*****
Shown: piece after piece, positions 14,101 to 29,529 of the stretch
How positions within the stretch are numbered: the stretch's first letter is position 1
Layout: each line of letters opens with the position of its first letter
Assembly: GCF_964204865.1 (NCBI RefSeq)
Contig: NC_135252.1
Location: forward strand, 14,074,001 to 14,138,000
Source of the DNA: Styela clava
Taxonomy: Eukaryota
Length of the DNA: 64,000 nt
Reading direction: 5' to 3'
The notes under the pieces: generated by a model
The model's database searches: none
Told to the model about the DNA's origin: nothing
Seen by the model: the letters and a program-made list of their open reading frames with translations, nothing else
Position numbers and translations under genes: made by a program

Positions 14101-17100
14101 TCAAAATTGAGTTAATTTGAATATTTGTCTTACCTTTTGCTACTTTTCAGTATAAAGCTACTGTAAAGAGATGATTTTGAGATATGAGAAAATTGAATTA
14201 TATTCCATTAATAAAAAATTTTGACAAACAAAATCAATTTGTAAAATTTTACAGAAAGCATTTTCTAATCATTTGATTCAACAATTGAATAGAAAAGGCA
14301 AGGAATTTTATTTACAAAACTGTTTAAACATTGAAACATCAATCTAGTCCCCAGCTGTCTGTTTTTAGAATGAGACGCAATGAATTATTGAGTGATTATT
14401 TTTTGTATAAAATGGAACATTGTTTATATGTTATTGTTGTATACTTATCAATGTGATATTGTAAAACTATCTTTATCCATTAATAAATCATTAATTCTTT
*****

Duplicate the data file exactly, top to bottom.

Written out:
Shown: piece after piece, positions 14,101 to 29,529 of the stretch
How positions within the stretch are numbered: the stretch's first letter is position 1
Layout: each line of letters opens with the position of its first letter
Assembly: GCF_964204865.1 (NCBI RefSeq)
Contig: NC_135252.1
Location: forward strand, 14,074,001 to 14,138,000
Source of the DNA: Styela clava
Taxonomy: Eukaryota
Length of the DNA: 64,000 nt
Reading direction: 5' to 3'
The notes under the pieces: generated by a model
The model's database searches: none
Told to the model about the DNA's origin: nothing
Seen by the model: the letters and a program-made list of their open reading frames with translations, nothing else
Position numbers and translations under genes: made by a program

Positions 14101-17100
14101 TCAAAATTGAGTTAATTTGAATATTTGTCTTACCTTTTGCTACTTTTCAGTATAAAGCTACTGTAAAGAGATGATTTTGAGATATGAGAAAATTGAATTA
14201 TATTCCATTAATAAAAAATTTTGACAAACAAAATCAATTTGTAAAATTTTACAGAAAGCATTTTCTAATCATTTGATTCAACAATTGAATAGAAAAGGCA
14301 AGGAATTTTATTTACAAAACTGTTTAAACATTGAAACATCAATCTAGTCCCCAGCTGTCTGTTTTTAGAATGAGACGCAATGAATTATTGAGTGATTATT
14401 TTTTGTATAAAATGGAACATTGTTTATATGTTATTGTTGTATACTTATCAATGTGATATTGTAAAACTATCTTTATCCATTAATAAATCATTAATTCTTT